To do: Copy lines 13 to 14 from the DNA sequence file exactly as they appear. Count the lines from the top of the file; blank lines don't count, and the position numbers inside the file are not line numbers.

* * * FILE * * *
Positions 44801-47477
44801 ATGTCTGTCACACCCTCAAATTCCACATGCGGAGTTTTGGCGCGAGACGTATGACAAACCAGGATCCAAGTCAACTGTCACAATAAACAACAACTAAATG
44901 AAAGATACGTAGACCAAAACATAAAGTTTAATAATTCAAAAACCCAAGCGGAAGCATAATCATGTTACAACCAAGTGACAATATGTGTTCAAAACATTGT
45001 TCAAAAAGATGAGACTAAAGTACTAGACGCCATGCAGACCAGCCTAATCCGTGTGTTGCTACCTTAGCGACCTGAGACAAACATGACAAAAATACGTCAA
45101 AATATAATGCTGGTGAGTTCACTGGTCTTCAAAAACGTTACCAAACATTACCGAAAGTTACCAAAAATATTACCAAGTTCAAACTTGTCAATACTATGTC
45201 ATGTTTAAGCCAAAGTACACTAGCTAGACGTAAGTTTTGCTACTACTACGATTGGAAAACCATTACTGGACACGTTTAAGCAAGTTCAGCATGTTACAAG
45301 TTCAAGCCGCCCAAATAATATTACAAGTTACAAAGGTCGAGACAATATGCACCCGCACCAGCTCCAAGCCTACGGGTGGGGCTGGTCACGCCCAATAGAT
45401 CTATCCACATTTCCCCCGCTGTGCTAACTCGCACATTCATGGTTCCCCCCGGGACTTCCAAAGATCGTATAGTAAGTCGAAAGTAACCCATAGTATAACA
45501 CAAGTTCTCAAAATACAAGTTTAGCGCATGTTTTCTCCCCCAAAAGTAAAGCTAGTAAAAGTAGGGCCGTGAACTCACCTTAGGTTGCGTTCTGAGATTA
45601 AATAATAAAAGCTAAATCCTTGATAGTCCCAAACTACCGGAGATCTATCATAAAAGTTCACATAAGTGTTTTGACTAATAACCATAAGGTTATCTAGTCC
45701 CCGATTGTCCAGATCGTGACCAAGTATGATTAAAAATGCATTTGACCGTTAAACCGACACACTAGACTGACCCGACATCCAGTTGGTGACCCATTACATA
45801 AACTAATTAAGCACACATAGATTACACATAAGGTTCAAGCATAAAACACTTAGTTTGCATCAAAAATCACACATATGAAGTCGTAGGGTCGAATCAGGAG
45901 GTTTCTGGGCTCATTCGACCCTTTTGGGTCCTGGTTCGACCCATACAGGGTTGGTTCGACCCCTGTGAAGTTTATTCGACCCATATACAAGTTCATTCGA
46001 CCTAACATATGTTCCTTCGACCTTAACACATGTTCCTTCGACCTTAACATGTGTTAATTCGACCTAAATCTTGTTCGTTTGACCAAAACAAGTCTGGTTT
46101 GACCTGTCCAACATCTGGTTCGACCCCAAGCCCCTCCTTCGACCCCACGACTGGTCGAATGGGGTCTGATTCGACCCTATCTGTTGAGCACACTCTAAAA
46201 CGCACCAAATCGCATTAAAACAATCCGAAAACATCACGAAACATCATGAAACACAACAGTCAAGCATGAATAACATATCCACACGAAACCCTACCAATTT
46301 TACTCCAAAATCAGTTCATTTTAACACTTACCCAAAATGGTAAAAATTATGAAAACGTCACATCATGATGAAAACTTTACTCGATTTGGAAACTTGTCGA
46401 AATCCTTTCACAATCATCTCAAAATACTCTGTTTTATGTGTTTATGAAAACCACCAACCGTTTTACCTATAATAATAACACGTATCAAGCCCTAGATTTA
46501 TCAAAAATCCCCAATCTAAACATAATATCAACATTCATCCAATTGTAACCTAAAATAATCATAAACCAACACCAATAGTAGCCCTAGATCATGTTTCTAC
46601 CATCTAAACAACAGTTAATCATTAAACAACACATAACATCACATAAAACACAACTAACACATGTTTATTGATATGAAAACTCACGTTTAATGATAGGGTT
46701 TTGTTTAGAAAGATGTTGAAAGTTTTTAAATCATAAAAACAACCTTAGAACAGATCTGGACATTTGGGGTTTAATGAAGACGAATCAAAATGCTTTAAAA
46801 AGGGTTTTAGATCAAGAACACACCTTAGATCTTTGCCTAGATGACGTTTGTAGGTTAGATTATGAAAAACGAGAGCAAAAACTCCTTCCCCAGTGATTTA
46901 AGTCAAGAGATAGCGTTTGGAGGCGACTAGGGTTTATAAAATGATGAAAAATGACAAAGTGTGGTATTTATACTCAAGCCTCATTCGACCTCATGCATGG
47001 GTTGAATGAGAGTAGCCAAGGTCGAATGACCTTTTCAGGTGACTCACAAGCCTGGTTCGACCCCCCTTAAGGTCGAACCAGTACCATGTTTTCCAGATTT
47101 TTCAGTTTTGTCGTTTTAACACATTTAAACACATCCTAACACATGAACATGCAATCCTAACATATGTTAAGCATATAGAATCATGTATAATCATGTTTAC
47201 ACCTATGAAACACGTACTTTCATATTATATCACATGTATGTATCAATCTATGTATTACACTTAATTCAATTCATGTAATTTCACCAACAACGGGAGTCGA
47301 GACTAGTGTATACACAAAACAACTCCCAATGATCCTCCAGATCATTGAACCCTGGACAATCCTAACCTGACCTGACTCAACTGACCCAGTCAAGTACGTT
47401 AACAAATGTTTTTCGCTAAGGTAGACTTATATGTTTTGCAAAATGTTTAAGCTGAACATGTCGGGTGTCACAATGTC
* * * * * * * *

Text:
45901 GTTTCTGGGCTCATTCGACCCTTTTGGGTCCTGGTTCGACCCATACAGGGTTGGTTCGACCCCTGTGAAGTTTATTCGACCCATATACAAGTTCATTCGA
46001 CCTAACATATGTTCCTTCGACCTTAACACATGTTCCTTCGACCTTAACATGTGTTAATTCGACCTAAATCTTGTTCGTTTGACCAAAACAAGTCTGGTTT